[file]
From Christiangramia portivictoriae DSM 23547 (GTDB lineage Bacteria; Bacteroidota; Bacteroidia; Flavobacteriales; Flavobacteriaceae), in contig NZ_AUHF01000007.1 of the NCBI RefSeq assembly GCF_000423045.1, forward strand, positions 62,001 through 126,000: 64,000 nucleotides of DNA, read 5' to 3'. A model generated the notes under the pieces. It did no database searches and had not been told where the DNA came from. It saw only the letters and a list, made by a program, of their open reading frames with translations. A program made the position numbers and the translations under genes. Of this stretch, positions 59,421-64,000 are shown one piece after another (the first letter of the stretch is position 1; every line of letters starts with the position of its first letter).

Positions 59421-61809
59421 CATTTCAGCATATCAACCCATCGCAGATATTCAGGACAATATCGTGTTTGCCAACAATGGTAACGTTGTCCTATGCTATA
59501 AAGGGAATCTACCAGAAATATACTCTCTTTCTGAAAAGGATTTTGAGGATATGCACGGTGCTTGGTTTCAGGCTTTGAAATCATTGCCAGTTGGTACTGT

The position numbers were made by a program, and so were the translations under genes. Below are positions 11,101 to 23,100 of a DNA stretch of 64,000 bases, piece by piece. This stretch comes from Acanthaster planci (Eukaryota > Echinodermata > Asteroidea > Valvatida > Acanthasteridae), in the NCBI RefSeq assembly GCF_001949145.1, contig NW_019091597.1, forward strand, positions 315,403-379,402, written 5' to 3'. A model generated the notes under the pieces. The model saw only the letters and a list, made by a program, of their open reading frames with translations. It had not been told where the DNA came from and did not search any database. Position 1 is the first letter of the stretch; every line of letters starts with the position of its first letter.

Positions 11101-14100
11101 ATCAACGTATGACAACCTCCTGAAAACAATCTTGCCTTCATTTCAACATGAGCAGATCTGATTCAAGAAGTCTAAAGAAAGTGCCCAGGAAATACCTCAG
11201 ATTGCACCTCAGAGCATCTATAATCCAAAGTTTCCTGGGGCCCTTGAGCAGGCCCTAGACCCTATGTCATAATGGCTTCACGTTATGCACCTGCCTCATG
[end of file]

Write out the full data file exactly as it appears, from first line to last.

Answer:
From Christiangramia portivictoriae DSM 23547 (GTDB lineage Bacteria; Bacteroidota; Bacteroidia; Flavobacteriales; Flavobacteriaceae), in contig NZ_AUHF01000007.1 of the NCBI RefSeq assembly GCF_000423045.1, forward strand, positions 62,001 through 126,000: 64,000 nucleotides of DNA, read 5' to 3'. A model generated the notes under the pieces. It did no database searches and had not been told where the DNA came from. It saw only the letters and a list, made by a program, of their open reading frames with translations. A program made the position numbers and the translations under genes. Of this stretch, positions 59,421-64,000 are shown one piece after another (the first letter of the stretch is position 1; every line of letters starts with the position of its first letter).

Positions 59421-61809
59421 CATTTCAGCATATCAACCCATCGCAGATATTCAGGACAATATCGTGTTTGCCAACAATGGTAACGTTGTCCTATGCTATA
59501 AAGGGAATCTACCAGAAATATACTCTCTTTCTGAAAAGGATTTTGAGGATATGCACGGTGCTTGGTTTCAGGCTTTGAAATCATTGCCAGTTGGTACTGT

The position numbers were made by a program, and so were the translations under genes. Below are positions 11,101 to 23,100 of a DNA stretch of 64,000 bases, piece by piece. This stretch comes from Acanthaster planci (Eukaryota > Echinodermata > Asteroidea > Valvatida > Acanthasteridae), in the NCBI RefSeq assembly GCF_001949145.1, contig NW_019091597.1, forward strand, positions 315,403-379,402, written 5' to 3'. A model generated the notes under the pieces. The model saw only the letters and a list, made by a program, of their open reading frames with translations. It had not been told where the DNA came from and did not search any database. Position 1 is the first letter of the stretch; every line of letters starts with the position of its first letter.

Positions 11101-14100
11101 ATCAACGTATGACAACCTCCTGAAAACAATCTTGCCTTCATTTCAACATGAGCAGATCTGATTCAAGAAGTCTAAAGAAAGTGCCCAGGAAATACCTCAG
11201 ATTGCACCTCAGAGCATCTATAATCCAAAGTTTCCTGGGGCCCTTGAGCAGGCCCTAGACCCTATGTCATAATGGCTTCACGTTATGCACCTGCCTCATG